1960s and 1970s
From 1960 to 1963, Eaglin recorded for Imperial. He played electric guitar on Imperial sessions with backup from a band including James Booker on piano and Smokey Johnson on drums. He recorded a total of 26 tracks which can be heard on The Complete Imperial Recordings. Much of the material on Imperial was written by Dave Bartholomew. Unlike the Harry Oster recordings, these works on Imperial are New Orleans R&B in the style for which he is widely known today. After Imperial, in 1964, he recorded alone at his home with a guitar for the Swedish Broadcasting Corporation, released as I Blueskvarter 1964: Vol.3. For the remainder of the 1960s, he apparently made no recordings.
His next work came on the Swedish label Sonet in 1971. Another album Down Yonder was released in 1978 featuring Ellis Marsalis on piano. Apart from his own work, he joined recording sessions with Professor Longhair in 1971 and 72 (Mardi Gras in Baton Rouge). He also played guitar on The Wild Magnolias' first album recorded in 1973.
Black Top and later years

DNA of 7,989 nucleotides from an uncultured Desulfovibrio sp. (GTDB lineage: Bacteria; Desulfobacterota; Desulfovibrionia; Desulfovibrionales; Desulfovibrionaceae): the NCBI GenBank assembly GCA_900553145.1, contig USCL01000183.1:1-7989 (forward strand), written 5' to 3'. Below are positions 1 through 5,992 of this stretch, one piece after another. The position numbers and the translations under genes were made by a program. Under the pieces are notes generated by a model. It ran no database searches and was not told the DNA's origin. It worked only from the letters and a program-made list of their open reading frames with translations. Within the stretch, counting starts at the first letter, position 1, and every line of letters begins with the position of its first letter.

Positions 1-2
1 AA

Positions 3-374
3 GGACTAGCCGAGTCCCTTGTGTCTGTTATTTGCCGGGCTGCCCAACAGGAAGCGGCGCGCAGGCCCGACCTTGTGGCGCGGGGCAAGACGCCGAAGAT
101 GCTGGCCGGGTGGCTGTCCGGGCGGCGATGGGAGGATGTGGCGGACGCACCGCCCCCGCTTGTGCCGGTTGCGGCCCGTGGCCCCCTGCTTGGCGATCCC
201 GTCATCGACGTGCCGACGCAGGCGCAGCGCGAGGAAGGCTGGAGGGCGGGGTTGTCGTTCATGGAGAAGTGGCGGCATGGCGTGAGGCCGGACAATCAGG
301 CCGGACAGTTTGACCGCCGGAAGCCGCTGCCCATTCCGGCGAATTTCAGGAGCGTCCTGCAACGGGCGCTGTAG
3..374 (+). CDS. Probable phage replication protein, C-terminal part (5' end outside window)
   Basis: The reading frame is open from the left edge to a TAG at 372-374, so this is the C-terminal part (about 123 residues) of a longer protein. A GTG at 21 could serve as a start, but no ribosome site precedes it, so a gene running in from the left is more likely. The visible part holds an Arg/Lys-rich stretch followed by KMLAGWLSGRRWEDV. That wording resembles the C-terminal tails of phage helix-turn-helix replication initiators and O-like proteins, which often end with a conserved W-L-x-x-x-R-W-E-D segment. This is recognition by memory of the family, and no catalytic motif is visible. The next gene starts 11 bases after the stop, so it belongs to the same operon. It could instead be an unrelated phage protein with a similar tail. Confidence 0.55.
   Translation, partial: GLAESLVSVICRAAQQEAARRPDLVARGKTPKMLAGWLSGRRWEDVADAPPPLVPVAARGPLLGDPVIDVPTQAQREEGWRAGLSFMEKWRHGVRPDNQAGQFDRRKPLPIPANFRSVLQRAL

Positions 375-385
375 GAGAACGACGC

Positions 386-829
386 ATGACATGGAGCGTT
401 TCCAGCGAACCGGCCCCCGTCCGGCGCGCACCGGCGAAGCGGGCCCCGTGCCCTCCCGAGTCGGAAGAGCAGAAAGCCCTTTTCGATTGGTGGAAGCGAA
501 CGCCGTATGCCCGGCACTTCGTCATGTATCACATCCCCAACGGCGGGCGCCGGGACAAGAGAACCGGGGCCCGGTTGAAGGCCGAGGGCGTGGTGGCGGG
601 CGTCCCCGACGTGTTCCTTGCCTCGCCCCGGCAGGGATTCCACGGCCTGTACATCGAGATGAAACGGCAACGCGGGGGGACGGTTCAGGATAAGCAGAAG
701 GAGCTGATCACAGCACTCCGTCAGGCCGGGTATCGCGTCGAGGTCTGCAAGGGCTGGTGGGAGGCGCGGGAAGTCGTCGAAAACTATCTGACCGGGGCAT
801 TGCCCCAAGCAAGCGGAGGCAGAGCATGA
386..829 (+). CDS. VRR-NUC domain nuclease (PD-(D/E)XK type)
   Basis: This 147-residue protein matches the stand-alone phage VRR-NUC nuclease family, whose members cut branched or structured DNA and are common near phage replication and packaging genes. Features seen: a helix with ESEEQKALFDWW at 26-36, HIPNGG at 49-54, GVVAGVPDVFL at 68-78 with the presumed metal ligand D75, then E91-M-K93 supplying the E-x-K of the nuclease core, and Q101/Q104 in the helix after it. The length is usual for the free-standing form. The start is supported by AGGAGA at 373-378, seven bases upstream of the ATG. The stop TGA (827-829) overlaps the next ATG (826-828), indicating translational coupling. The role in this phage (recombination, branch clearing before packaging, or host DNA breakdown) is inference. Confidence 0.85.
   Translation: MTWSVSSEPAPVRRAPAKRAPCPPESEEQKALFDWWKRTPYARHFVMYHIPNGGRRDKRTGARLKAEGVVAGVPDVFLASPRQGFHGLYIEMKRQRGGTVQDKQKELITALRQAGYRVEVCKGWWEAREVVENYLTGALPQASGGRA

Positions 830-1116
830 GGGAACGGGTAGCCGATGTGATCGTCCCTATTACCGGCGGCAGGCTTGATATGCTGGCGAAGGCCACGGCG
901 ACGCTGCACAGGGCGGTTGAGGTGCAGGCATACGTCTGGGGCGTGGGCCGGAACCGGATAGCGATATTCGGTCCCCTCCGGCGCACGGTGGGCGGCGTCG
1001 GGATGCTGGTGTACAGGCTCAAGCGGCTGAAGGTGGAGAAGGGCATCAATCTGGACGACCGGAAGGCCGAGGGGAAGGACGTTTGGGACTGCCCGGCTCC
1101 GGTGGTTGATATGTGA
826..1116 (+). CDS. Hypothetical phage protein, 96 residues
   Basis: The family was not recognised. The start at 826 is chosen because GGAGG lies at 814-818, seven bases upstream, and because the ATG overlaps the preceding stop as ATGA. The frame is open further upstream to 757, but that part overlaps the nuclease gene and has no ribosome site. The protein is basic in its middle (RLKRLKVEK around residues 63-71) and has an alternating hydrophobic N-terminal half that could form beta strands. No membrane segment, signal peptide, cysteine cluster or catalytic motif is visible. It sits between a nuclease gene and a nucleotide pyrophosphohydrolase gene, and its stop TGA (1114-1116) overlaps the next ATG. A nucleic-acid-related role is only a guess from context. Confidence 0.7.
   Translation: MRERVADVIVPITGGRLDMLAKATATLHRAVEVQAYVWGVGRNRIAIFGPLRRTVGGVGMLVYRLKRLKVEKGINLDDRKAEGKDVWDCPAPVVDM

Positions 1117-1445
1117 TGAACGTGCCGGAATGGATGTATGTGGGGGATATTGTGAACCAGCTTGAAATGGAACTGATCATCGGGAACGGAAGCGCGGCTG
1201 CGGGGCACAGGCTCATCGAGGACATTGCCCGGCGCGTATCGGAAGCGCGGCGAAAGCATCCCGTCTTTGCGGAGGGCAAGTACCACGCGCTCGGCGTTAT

He joined Nauman and Hammond Scott of Black Top Records in the 1980s which led to a recording contract with the label. Eaglin's Black Top years were the most consistent years of his recording career. Between 1987 and 1999, he recorded four studio albums and a live album, and appeared as a guest on a number of recordings by other Black Top artists, including Henry Butler, Earl King, and Tommy Ridgley.
After Black Top Records closed its doors, Eaglin released The Way It Is on Money Pit Records, produced by the same Scott brothers of Black Top. In 1997, Eaglin's version of "St. James Infirmary", was featured in a UK television advertisement for Budweiser lager.
Eaglin died of a heart attack at Ochsner Medical Center in New Orleans on February 18, 2009. He had been diagnosed with prostate cancer in 2008 and had been hospitalized for treatment. He was scheduled to make a comeback appearance at the New Orleans Jazz & Heritage Festival in Spring of 2009. In honor of his contributions to New Orleans music, he was depicted in an artist's rendering on the cover of the "Jazz Fest Bible" edition of Offbeat magazine, for the New Orleans Jazz & Heritage Festival in 2009.
For many years, Eaglin lived in St. Rose in the suburbs of New Orleans with his wife Dorothea. Though he did not play many live shows, he regularly performed at Rock n' Bowl in New Orleans, and also at the New Orleans Jazz & Heritage Festival.
- 1958 New Orleans Street Singer recordings made by Dr Harry Oster, of Louisiana State University. March 1958
- 1959 New Orleans Street Singer (Smithsonian Folkways 2476)